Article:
When Chuck Piano was forced to sell his share of a Nissan dealership after the death of his partner, he knew it was only a matter of time before he owned another store. It’s in his blood – Piano is a third-generation car dealer.
When he was introduced to Sullivan Chevrolet Buick GMC Chrysler Dodge Jeep Ram in Indiana, Piano saw this dealership was the one.
“It had all the franchises you could want and the people have been there a long time,” Piano tells Automotive Buy Sell Report.
The deal closed a few weeks ago. The business is now called Sullivan Automotive Group. Piano is taking stock of the dealership’s operations. But he isn’t looking to make big changes unless he sees a real need.
“If I see something I want to change, I make a note of it,” he says. “I don’t want to change things just to change things.”
All the employees said they wanted to stay under new ownership, and he kept all them all, says Piano. He made the general manager a partner.
Piano, 64, heard the Sullivan dealership was for sale from Performance Brokerage Services, and was introduced to Rick Cox, the previous owner. Cox “helped me immensely” by working with lawyers to structure the deal so it could happen, says Piano.
BMO Harris Bank, a regional bank based in Chicago, was also key to completing the deal, he says. Piano says he has known the people at BMO Harris for many years. The bank reached out to help him acquire the dealership, he says. “They structured everything for me,” says Piano, and “made sure I had the capital.”
The dealership has been consistently selling between 30 and 40 new cars monthly and between 50 and 60 pre-owned units.
It also includes an RV center and a body shop. RV sales average 15 a month, says Piano. He is looking forward to owning a body shop, he adds, saying, “A lot of areas won’t let you put a body shop in.”
Sullivan, Indiana is a town of just over 4,000, but it is part of the larger Terre Haute Metropolitan Area, which has a population of some 170,000. There are five universities in the area, says Piano.
This is the first time Piano has owned domestic franchises. He is happy to make the leap from an import brand.
“I can’t get over how far advanced the domestic industry is,” says Piano. “The product is superior; the technology is good. Everything about the cars is nice. I was an import person for 35 years. I was shocked at how nice the [domestic] cars are now.”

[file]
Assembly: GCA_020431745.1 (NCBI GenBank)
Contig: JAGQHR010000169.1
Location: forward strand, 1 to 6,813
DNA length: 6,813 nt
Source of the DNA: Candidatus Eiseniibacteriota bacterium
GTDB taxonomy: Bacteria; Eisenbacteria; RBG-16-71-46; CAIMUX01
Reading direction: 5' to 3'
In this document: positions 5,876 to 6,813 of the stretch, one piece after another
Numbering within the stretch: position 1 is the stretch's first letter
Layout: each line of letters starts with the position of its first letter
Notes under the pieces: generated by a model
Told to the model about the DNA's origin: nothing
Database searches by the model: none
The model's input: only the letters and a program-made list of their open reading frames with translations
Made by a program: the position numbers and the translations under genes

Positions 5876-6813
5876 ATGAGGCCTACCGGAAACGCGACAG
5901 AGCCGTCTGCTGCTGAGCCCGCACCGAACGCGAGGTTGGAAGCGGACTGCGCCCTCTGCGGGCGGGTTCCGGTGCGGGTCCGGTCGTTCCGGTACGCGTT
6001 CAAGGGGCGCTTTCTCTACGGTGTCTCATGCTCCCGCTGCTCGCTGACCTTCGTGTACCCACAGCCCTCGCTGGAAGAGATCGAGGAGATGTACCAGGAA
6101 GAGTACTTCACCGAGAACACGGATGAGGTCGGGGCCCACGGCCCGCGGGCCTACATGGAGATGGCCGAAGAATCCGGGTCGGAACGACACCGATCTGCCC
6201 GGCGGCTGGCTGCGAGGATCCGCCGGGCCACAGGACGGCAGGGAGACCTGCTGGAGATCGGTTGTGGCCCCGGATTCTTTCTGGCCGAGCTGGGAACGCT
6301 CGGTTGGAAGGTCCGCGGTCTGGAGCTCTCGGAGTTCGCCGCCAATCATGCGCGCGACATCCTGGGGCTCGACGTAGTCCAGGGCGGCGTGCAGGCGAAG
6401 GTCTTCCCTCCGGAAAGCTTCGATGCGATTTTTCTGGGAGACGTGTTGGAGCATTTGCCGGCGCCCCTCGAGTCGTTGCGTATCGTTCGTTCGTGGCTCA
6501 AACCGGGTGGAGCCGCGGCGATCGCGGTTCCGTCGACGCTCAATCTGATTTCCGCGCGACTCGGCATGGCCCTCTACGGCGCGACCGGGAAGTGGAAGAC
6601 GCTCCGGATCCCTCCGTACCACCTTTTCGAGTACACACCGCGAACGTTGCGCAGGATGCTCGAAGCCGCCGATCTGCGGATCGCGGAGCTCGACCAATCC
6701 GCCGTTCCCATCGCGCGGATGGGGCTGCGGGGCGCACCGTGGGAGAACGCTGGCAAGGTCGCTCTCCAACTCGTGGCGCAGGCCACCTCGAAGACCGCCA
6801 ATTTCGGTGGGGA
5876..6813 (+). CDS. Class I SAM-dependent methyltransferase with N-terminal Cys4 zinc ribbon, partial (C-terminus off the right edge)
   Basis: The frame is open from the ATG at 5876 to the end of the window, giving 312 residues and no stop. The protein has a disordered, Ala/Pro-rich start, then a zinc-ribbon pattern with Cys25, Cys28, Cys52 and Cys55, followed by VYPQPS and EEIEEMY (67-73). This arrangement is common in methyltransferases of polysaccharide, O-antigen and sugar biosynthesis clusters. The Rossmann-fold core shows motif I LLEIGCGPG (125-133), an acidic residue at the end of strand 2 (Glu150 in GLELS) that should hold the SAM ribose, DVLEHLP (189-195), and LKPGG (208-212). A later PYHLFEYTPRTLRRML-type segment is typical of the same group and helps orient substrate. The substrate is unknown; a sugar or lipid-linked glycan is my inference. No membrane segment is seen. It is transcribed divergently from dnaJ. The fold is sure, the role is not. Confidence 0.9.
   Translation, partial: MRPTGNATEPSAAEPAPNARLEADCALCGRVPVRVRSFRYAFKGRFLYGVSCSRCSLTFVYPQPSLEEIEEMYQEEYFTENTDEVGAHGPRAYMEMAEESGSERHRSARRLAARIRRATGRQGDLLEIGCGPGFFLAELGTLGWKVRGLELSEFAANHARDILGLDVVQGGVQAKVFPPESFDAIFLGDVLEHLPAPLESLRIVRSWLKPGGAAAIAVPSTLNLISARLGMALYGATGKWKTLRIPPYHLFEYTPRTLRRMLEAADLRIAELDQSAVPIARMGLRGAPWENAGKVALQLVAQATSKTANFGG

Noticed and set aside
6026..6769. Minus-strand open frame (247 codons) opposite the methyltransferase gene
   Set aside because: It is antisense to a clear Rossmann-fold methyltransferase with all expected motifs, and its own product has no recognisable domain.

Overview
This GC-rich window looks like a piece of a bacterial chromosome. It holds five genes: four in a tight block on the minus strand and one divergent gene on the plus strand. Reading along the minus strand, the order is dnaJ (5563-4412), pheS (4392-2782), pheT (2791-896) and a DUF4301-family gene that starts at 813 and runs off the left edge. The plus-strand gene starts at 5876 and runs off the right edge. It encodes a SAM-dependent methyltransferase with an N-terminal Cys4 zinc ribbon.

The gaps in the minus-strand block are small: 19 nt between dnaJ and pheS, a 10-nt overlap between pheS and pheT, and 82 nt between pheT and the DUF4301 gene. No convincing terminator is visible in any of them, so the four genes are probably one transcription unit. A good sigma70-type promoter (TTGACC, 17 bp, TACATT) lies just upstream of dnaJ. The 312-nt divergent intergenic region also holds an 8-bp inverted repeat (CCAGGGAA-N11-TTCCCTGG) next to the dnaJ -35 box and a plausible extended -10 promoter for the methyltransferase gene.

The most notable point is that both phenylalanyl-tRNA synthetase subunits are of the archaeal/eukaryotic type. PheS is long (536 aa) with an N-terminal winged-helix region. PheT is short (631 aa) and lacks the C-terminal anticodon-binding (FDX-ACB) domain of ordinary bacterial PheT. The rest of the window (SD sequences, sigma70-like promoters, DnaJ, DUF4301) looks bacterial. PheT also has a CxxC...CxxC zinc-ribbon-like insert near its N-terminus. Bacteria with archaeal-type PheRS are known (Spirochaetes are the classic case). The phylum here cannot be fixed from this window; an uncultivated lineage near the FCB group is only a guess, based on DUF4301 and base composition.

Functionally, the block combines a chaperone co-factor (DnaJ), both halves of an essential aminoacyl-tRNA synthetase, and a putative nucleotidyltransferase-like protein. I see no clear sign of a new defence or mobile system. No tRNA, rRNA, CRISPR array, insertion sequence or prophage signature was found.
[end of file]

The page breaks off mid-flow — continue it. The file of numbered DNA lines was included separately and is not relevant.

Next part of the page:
Beware of the paperwork
Piano’s grandfather and father both worked in dealerships. Piano got into the business in 1971 working in sales at Al Piemonte Ford in Illinois. Eventually, Piano and Piemonte partnered on the purchase of a Nissan franchise in Melrose Park, Ill.
Piemonte died in June of 2016. It was then that Piano discovered his partnership agreement wasn’t what he thought it was. Piemonte’s estate decided to sell the dealership; Piano couldn’t stop the sale.
“I was out of a job,” he says.
Piano has advice for anyone going into a partnership for the first time, even if the other partner is an old friend.
“Always beware of the paperwork,” he says. “Everything has to be in writing, and stamped. What people say and what they do are different things.”
Now at his own dealership, Piano has made one immediate addition – a business development center. His son Chad is in charge of it.
At his previous dealership in Illinois Piano learned “when you are in a major metro area you best have a really good business development department,” he says.
Cox, the previous owner, was already advertising across a variety of platforms, but Piano is going to boost digital advertising. He will also review the agencies the dealership is using. He likes to stay with local agencies, says Piano. “We are hopefully going to dominate our area.”
While Piano was in between owning dealerships, he visited a service department at a dealership to get an oil change. “I felt really nervous,” says Piano. He worried they would try to sell him something he didn’t need.
“Now I know something I didn’t,” says Piano. “I felt apprehension.”
Being in the customer’s shoes has strengthened Piano’s belief that treating the customer right is crucial to earning repeat business. The service department at his new dealership has high customer satisfaction scores, he adds.
“The clients seem quite happy,” says Piano. “To me that is the key.”